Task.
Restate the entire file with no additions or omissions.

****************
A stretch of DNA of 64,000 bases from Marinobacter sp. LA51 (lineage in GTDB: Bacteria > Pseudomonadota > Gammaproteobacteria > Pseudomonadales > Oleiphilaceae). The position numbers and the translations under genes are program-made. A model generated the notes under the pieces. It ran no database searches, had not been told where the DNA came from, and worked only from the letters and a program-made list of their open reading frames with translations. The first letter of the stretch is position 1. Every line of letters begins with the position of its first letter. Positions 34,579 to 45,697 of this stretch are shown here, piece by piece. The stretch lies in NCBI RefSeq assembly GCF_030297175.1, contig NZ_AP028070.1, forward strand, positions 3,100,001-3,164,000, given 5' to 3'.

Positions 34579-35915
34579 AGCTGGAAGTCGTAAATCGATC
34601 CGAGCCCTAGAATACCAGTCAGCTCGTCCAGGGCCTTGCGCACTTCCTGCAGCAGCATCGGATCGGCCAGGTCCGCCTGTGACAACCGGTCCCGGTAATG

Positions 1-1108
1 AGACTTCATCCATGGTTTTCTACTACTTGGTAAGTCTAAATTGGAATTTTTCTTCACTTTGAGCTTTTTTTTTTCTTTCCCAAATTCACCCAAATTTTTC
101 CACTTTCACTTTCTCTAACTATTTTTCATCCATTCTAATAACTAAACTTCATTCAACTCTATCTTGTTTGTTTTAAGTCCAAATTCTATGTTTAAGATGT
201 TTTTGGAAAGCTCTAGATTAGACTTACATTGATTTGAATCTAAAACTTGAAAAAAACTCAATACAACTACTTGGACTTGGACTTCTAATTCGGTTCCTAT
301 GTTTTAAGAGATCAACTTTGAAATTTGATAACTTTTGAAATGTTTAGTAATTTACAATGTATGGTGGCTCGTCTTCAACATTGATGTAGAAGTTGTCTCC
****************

A stretch of DNA of 64,000 bases from Marinobacter sp. LA51 (lineage in GTDB: Bacteria > Pseudomonadota > Gammaproteobacteria > Pseudomonadales > Oleiphilaceae). The position numbers and the translations under genes are program-made. A model generated the notes under the pieces. It ran no database searches, had not been told where the DNA came from, and worked only from the letters and a program-made list of their open reading frames with translations. The first letter of the stretch is position 1. Every line of letters begins with the position of its first letter. Positions 34,579 to 45,697 of this stretch are shown here, piece by piece. The stretch lies in NCBI RefSeq assembly GCF_030297175.1, contig NZ_AP028070.1, forward strand, positions 3,100,001-3,164,000, given 5' to 3'.

Positions 34579-35915
34579 AGCTGGAAGTCGTAAATCGATC
34601 CGAGCCCTAGAATACCAGTCAGCTCGTCCAGGGCCTTGCGCACTTCCTGCAGCAGCATCGGATCGGCCAGGTCCGCCTGTGACAACCGGTCCCGGTAATG

Positions 1-1108
1 AGACTTCATCCATGGTTTTCTACTACTTGGTAAGTCTAAATTGGAATTTTTCTTCACTTTGAGCTTTTTTTTTTCTTTCCCAAATTCACCCAAATTTTTC
101 CACTTTCACTTTCTCTAACTATTTTTCATCCATTCTAATAACTAAACTTCATTCAACTCTATCTTGTTTGTTTTAAGTCCAAATTCTATGTTTAAGATGT
201 TTTTGGAAAGCTCTAGATTAGACTTACATTGATTTGAATCTAAAACTTGAAAAAAACTCAATACAACTACTTGGACTTGGACTTCTAATTCGGTTCCTAT
301 GTTTTAAGAGATCAACTTTGAAATTTGATAACTTTTGAAATGTTTAGTAATTTACAATGTATGGTGGCTCGTCTTCAACATTGATGTAGAAGTTGTCTCC